Are major street indicators showing a holiday season slowdown?

Economic indicators and recent interest rate hikes have sent mixed messages about short-term expectations around inflation and the potential for a recession.

Work hours continued to slow and employees at small businesses differed from the previous year, likely as a result of reduced vacation spending.

Over the past quarter, interest rate hikes and economic indicators on inflation and employment have led to widespread speculation that a recession is expected in 2023. To understand how the broader economic environment impacted small businesses and their employees during the 2022 holiday season, we analyzed behavioral data from more than two million employees working at more than one hundred thousand SMBs.

Summary of Findings: Homebase high-frequency timesheet data indicate a steady slowdown in hours worked and the number of employees employed in most industries and major metro areas.

  • Our key high street health metrics – hours worked and employees employed – continued their previous month-over-month declines in December. The number of employees employed fell 3.5 percent from the 7-day rolling average in December compared to November. December’s decline is greater than what we’ve seen at the same time in previous years.
  • Most industry sectors showed a decline in the number of workers employed in mid-December versus mid-November, more so than in the past. The declines were steeper than the corresponding period in 2019, with hospitality (-7.0%) and caregiving (-4.3%) showing the biggest declines. Entertainment, while softer than comparable levels in 2019, led the trend with monthly growth (+0.3% vs. November).
  • Hours worked across the top 5 major metro areas saw a steady decline. The decline is a consistent trend over the past two quarters, though Chicago and Los Angeles saw the most significant drops from a year ago.

The percentage of employees working continued to decline after the Thanksgiving holiday, down 3.5 percentage points from the previous month. This downward trend is slightly higher than what we have seen at the same time in previous years.

Working employees
(Rolling 7-day average; compared to January of reporting year)
Main Street Health Metrics1
(7-day average; compared to January 2022)

1. Some significant reductions due to major US holidays. A pronounced dip in mid-February 2021 coincides with a period of power shortages in Texas and severe weather in the Midwest. In late September, the sinkhole coincided with Hurricane Ian. Source: Homebase data.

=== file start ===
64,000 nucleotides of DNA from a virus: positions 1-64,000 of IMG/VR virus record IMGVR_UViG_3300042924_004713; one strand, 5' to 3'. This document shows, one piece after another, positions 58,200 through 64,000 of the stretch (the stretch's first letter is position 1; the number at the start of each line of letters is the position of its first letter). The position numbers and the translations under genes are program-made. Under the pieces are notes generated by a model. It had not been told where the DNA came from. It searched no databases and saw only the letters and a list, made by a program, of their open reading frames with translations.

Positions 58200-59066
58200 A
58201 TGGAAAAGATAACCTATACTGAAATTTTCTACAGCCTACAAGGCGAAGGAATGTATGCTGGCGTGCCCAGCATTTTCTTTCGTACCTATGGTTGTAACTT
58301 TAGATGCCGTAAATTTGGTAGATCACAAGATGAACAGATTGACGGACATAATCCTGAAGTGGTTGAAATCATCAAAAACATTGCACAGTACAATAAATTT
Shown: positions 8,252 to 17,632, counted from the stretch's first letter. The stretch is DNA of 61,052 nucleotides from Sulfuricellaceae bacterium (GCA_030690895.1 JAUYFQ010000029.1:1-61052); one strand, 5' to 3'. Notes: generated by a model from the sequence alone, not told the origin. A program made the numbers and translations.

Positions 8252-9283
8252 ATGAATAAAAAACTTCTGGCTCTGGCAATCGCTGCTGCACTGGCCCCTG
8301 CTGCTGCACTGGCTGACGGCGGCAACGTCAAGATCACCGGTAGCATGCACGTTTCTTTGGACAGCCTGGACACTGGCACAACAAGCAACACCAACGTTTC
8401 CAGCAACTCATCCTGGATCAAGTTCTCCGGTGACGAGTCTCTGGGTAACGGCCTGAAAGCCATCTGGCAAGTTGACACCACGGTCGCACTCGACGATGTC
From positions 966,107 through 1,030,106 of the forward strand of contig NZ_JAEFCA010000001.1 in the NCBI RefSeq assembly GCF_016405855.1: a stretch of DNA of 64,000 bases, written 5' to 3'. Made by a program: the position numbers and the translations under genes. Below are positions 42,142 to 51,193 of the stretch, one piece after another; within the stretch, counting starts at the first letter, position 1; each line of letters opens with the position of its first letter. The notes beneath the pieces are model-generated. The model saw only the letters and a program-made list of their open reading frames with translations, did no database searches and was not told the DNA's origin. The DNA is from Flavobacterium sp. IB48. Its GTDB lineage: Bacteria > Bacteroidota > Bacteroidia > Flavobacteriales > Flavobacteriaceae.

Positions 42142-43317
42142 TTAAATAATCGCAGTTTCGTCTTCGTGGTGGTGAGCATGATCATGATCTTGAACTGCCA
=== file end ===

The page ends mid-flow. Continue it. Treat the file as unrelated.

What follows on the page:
Most industries save for recreation have seen a clear decline in employees working weeks leading up to the 2022 holiday; In a change from our November data, beauty and wellness and care were the farthest below their corresponding 2019 levels.

Change in percentage of employed workers
(Compared to January 2022 baseline using 7-day rolling average)1
Change in percentage of employed workers
(using mid-December vs. mid-November, January 2022 and January 2019 baselines) 1

1. December 11-17 vs November 13-19 (2022) and December 8-14 vs November 10-16 (2019). Pronounced dips usually coincide with major US holidays. Source: Homebase data

Hours worked in the top 5 MSAs continued to decline after the Thanksgiving holiday compared to mid-November levels, consistent with the previous month-over-month trend. As in previous months, Los Angeles and Chicago are seeing the most significant drops from 2021 levels.

Hours worked
(Rolling 7-day average; relative to January 2020 (pre-Covid))

1. Some significant reductions due to major US holidays. A pronounced dip in mid-February 2021 coincides with a period of power shortages in Texas and severe weather in the Midwest. Source: Homebase data.

For a PDF of our December report, please see this PDF; If you wish to use this data for research or reporting purposes, please mention Homebase.

PDF link to: Homebase December 2022 Main Street Health Report – EOY

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